INFO

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Statistics for 2009

Children looked after

  • There were 60,900 looked after children at 31 March 2009, 2 per cent more than last year’s figure of 59,400 and relatively unchanged compared to 2005 (61,000).
  • Overall, the main reason why social services first engaged with these looked after children was because of abuse or neglect (61 per cent). This percentage has changed little over the past 5 years.
  • Most looked after children at 31 March 2009 were of White British origin (73 per cent). Their numbers have decreased since 2005, falling from 45,900 (75 per cent) to 43,800 in 2008 (74 per cent), followed by a slight increase to 44,500 in 2009. The breakdown by the different ethnic groups has remained similar since 2005.
  • At 31 March 2009, 36,200 children were looked after under a care order which represents 59 per cent of all legal statuses. This is a decrease of 2 per cent from last year’s figure of 36,900 and a decrease of 10 per cent from 2005 (39,800). The percentage of children looked after under a voluntary agreement increased from 29 per cent to 32 per cent since last year.
  • 44,200 children were looked after at 31 March 2009 in a foster placement (73 per cent). This is an increase of 5 per cent on the previous year’s figure of 42,000 and an increase of 7 per cent from 2005 (41,400). 2,500 children were placed for adoption at 31 March 2009. This is a decrease of 13 per cent from last year and a decrease of 28 per cent from the 2005 figure (3,400).

Adoptions

  • 3,300 looked after children were adopted during the year ending 31 March 2009. This represents a 3 per cent increase from the previous year’s figure of 3,200 and a 13 per cent decrease from the 2004-05 figure of 3,800.
  • The number of children looked after who were under 1 year old at adoption decreased over the last 5 years from 210 in 2004-05 to 80 in 2008-09. However, the percentage of children adopted that were aged 1 to 4 has increased from 62 per cent in 2004-05 to 72 per cent in 2008-09.
  • The percentage of children looked after who were adopted that were of white ethnic origin has decreased over the past 5 years from 86 per cent in 2004-05 to 82 per cent in 2008-09, whereas the percentage of mixed ethnic origin children looked after who were adopted increased over the same period from 9 per cent in 2004-05 to 12 per cent in 2008-09.

Care leavers

  • The number of children aged 16 years and over who ceased to be looked after during the year ending 31 March increased from 7,600 in 2004-05 to 8,700 in 2008-09.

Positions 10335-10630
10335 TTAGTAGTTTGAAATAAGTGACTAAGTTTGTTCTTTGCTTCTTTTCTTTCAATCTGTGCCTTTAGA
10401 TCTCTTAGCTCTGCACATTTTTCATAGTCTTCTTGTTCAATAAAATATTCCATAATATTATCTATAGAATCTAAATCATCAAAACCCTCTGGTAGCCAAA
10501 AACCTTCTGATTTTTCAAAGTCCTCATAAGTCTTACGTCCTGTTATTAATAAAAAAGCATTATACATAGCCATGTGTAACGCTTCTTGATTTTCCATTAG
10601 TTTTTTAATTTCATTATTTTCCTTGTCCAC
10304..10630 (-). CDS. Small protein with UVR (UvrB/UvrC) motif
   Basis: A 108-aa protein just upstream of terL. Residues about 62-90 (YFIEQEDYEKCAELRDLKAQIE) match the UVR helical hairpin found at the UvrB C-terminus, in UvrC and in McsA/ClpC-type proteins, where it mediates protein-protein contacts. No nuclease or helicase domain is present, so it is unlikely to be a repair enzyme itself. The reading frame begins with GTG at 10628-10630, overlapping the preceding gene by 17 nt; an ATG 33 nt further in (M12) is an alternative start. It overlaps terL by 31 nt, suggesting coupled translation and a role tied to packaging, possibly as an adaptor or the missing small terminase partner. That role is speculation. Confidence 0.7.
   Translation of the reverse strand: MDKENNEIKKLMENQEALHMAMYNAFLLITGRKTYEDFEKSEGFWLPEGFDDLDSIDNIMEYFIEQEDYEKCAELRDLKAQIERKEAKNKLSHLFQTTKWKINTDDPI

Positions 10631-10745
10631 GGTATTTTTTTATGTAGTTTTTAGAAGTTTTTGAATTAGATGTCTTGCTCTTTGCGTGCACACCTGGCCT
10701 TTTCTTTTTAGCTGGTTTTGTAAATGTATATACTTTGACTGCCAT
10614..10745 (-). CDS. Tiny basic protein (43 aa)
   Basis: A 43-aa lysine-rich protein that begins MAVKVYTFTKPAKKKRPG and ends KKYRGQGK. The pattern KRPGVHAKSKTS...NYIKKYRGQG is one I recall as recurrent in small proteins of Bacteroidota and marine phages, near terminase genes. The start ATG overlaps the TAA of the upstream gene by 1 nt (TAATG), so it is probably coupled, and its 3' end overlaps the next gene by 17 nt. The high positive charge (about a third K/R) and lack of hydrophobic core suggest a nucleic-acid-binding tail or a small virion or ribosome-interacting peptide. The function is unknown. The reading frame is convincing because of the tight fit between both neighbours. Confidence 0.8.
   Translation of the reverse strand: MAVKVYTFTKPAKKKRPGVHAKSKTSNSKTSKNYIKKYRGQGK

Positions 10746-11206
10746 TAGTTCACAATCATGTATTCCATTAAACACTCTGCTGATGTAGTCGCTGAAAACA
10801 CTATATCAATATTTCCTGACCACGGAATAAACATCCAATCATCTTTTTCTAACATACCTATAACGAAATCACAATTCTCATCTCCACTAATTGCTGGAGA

• 61 per cent of these children ceased to be looked after on their 18th birthday, an increase from 52 per cent in 2005. 21 per cent ceased to be looked after aged 16 years, a decrease from 29 per cent in 2005.
  • In 2008-09, 44 per cent of these children had at least 1 GSCE or GNVQ (3,800) compared to 46 per cent in the previous year. 7 per cent of the 8,700 children obtained at least 5 GCSEs at grade A* to C, a figure which has remained the same over the last few years.

National Indicator Set

  • Emotional and behavioural health of looked after children
    This is the first year that data on the emotional and behavioural health of looked after children has been collected and some issues with the quality of the data submitted have been identified (see paragraph 16 of the Technical Notes for further details). The average score on the Strengths and Difficulties Questionnaire (SDQ) for children aged 4 to 16 who had been looked after continuously for at least twelve months at the 31 March was 13.9. This indicator is calculated as the average score for children with a completed SDQ, however these were completed for just 65 per cent of the eligible cohort and within this there was a higher than expected proportion of zero scores.
  • Timeliness of placements of looked after children for adoption following an agency decision that the child should be placed for adoption
    In 2009, 75.8 per cent of children who were adopted during the year were placed for adoption within 12 months of the decision that they should be placed for adoption. This was about 4 percentage points less than in 2005.
  • Stability of placements of looked after children: number of placements
    10.7 per cent of children had three or more placements during 2009. This figure has decreased steadily from 13.7 per cent since 2005.
  • Stability of placements of looked after children: length of placement
    67.0 per cent of children who had been looked after for two-and-a-half years or more had, in the past two years to 31 March 2009, lived in the same placement or their combined adoptive placement and preceding placement. This percentage has increased gradually since 2005 when the percentage was 62.9 per cent.
  • Looked after children cases which were reviewed within required timescales
    90.9 per cent of children had their cases reviewed within the required timescales during 2009. This percentage has increased from 78.9 per cent in 2006 but there has been little change compared to last year (90.0 per cent).
  • Care leavers in suitable accommodation
    89.6 per cent of former care leavers, with whom the local authorities were in touch during 2009, were considered to be in suitable accommodation around the time of their 19th birthday. This compares with 83.9 per cent during 2005 and 88.4 per cent last year.

Notes

This is a summary of statistics about young people from care from the DfE Research and Statistics Gateway. Stats from other years are available in the menu below.

ALL STATS

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